Thursday, August 10, 2017

"Speaking Freely"

(Unlearning the Lies of the Fathers' Tongue)
-by julia penelope
As a student, penelope was expelled from two home-state colleges (FSU and UM) within one year, for suspected lesbianism and lesbianism...though curiously, not in that order (i'd make an accuse/suspect Clue joke, if it all weren't so vomitously shameful). She persevered and got a doctorate, but her teaching career was slow-tracked because of her "too narrow" focus on lesbian studies. "Speaking Freely", one of her twelve books, deconstructs all the grammatical tricks of the english language which demean, marginalize, or render women invisible, plus those structures which serve to conceal the male exploitations and brutalities perpetrated against them. Misdirecting modifiers, vague pronouns, euphemisms, agentless passives...for example, if a newscaster were to cite a rape statistic, he or she might say, "There were seventy-three cases of rape in Berks County today". But that construction completely conceals the rapists and victims. A more honest syntax might give us "Men raped seventy-three women in Berks County today". The first version doesn't hurt or bleed, and it makes the events feel like rain, something that just happened to happen. Or think about the assumptions and roles revealed in the difference between "to mother" and "to father" - always, men are active agents and women passive tools of male initiation. Or take the verb cuckold - there's no female equivalent. Eggs are therefore less important than sperm, no? Or why do we have "emasculate", but not "effeminate"? Because there is no quality or measure of womanhood that has relevance in languages constructed by men.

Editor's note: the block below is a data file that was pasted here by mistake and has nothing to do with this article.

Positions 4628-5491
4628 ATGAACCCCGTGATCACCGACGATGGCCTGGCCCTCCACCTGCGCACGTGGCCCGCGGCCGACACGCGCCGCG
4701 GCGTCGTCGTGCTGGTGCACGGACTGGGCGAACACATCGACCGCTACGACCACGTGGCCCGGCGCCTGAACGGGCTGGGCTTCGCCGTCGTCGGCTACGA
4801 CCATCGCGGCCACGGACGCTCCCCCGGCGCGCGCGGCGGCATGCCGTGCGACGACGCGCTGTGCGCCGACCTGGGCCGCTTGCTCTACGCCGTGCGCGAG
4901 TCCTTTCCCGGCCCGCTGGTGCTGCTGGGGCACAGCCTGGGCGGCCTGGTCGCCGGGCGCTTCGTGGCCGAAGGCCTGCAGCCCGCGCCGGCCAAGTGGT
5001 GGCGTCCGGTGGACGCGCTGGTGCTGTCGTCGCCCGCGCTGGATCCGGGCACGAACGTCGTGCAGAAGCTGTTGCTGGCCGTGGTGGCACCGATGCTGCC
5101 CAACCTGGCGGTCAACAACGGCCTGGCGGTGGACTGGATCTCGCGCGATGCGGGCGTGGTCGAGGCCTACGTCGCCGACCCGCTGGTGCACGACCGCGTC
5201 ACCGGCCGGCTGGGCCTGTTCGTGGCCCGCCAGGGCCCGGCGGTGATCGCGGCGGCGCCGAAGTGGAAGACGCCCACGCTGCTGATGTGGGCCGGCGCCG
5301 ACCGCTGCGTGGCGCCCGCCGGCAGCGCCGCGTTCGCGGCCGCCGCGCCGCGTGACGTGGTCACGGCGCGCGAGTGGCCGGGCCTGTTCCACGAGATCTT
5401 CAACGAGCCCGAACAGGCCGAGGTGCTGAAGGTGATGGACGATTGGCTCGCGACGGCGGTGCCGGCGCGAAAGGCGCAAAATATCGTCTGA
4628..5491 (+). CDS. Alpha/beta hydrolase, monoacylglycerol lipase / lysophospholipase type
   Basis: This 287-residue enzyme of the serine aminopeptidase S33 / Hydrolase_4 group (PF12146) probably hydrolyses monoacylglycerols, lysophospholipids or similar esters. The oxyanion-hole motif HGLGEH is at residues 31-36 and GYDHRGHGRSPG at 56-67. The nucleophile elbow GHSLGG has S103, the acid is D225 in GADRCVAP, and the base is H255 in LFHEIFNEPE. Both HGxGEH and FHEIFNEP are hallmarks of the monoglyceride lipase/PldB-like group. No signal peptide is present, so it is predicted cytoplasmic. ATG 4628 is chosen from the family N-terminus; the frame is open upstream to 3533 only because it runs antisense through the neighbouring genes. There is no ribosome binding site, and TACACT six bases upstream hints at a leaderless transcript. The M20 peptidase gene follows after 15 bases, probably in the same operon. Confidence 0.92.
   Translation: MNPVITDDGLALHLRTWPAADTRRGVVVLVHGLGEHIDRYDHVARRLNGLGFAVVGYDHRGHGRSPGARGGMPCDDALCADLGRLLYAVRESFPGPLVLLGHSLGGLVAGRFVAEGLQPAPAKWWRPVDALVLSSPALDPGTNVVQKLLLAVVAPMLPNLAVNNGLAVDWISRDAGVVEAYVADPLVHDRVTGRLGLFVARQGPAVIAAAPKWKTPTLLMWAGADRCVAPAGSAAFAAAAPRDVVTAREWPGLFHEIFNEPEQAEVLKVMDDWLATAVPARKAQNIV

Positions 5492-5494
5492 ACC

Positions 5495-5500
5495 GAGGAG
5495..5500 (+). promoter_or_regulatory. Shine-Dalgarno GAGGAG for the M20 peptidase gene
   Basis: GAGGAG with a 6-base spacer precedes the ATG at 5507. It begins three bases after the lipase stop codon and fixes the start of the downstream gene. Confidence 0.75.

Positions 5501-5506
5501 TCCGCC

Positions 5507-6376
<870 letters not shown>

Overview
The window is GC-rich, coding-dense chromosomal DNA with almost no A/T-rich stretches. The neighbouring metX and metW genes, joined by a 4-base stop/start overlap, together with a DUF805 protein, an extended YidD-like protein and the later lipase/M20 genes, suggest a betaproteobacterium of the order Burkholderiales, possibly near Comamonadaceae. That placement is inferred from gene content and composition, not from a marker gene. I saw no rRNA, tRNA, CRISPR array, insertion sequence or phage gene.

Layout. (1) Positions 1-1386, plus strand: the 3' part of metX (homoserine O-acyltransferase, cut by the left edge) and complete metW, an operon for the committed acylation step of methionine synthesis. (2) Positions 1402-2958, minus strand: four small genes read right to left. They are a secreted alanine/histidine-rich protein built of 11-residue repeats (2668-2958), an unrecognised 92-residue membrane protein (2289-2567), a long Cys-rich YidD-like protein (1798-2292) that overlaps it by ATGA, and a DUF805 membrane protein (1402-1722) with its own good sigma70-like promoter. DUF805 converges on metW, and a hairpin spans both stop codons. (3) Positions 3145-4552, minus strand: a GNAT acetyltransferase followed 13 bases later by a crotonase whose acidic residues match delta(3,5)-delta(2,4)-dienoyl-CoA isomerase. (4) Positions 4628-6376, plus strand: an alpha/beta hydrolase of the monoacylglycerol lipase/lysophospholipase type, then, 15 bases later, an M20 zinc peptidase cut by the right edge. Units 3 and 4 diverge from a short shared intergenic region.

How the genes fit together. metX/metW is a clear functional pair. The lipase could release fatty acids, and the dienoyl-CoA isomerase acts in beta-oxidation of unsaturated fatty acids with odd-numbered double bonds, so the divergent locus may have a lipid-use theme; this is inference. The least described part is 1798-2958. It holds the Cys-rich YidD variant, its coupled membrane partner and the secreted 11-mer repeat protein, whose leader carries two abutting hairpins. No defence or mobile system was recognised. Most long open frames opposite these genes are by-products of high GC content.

Julia owns up to the fact that by writing in english, she's committing many of the offenses she's trying to out. She talks about laadan, a woman's language constructed in the 70s, completely free of patriarchal assumptions and biases. She talks about the feministly-correct changes in our language since the 70s, some of which have merit, but none of which get near the core of the problem. Absent a total woman's revolution, she talks about attitudes and tactics that can better this world, for women and men - above all, the need to reshape language so that women are allowed to be active agents, free of the motherhood/sex object boundaries.
I wish i could tell you this amazing book has lost its relevance twenty-five years later. It's a challenging read. And worth it.

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